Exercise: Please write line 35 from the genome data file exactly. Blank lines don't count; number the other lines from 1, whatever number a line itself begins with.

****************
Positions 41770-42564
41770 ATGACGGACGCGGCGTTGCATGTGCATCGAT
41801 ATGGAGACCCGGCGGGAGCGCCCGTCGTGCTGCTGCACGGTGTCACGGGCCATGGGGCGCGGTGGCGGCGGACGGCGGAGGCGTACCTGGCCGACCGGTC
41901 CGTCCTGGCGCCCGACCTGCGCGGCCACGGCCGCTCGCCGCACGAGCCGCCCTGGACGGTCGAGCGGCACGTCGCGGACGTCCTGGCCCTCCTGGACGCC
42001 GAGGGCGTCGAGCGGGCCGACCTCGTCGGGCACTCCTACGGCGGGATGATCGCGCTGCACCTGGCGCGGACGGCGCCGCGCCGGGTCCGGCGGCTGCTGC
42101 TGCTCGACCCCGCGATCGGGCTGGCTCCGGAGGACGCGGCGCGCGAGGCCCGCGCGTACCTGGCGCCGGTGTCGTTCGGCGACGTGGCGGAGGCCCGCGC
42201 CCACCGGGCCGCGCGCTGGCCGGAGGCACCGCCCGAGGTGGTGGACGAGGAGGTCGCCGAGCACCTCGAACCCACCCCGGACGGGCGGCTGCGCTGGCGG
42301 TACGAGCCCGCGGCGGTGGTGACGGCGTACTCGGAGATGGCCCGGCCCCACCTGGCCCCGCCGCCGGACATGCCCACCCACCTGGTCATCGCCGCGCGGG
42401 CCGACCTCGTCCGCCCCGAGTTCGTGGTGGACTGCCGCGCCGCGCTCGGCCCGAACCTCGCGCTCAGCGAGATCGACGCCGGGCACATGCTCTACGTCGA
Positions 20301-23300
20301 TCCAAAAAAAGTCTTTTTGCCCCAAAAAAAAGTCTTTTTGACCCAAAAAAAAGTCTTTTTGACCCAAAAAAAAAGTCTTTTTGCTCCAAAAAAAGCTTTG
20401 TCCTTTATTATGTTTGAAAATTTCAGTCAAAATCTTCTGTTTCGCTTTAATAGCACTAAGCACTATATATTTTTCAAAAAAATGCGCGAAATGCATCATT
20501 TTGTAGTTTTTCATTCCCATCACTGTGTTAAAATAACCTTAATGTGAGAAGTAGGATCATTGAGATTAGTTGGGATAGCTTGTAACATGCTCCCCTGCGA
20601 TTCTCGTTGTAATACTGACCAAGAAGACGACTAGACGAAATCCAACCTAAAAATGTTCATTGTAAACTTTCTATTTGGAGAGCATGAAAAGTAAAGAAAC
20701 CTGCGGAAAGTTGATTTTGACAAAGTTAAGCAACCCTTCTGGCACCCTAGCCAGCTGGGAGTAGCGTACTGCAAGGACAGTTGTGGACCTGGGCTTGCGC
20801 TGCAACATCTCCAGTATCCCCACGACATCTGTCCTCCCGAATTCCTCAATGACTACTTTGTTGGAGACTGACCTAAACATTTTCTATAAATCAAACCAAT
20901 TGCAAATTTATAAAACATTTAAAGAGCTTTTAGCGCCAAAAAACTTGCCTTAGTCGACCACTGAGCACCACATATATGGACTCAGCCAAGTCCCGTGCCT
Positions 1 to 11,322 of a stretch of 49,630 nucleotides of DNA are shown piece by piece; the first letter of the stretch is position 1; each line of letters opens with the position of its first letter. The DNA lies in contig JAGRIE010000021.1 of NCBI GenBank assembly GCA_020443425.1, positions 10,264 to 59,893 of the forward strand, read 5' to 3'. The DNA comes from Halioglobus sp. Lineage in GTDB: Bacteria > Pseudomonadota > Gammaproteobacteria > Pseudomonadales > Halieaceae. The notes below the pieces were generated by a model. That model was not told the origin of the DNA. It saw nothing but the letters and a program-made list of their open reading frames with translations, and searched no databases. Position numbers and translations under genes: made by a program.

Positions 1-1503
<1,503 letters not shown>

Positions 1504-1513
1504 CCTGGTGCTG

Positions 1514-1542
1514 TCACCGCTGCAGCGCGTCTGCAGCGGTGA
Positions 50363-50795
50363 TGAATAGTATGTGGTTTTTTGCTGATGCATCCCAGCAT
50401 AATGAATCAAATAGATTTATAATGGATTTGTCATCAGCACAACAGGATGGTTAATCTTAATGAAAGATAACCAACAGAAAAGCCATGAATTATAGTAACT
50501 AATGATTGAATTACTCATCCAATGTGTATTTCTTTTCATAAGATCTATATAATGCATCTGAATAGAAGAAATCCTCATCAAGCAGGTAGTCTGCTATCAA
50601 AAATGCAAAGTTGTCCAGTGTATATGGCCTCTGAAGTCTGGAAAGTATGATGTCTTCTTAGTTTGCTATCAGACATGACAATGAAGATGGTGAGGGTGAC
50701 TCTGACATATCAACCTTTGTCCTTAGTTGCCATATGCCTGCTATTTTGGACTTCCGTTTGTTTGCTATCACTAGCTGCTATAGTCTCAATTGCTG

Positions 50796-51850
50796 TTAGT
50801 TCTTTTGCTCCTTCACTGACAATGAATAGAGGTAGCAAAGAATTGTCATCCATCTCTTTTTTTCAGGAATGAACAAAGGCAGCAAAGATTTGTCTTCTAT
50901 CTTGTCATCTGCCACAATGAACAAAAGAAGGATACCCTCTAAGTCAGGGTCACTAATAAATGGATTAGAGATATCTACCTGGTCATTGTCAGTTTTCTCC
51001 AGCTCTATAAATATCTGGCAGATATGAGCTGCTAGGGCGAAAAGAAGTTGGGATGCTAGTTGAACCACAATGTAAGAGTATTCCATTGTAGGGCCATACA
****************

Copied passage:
51001 AGCTCTATAAATATCTGGCAGATATGAGCTGCTAGGGCGAAAAGAAGTTGGGATGCTAGTTGAACCACAATGTAAGAGTATTCCATTGTAGGGCCATACA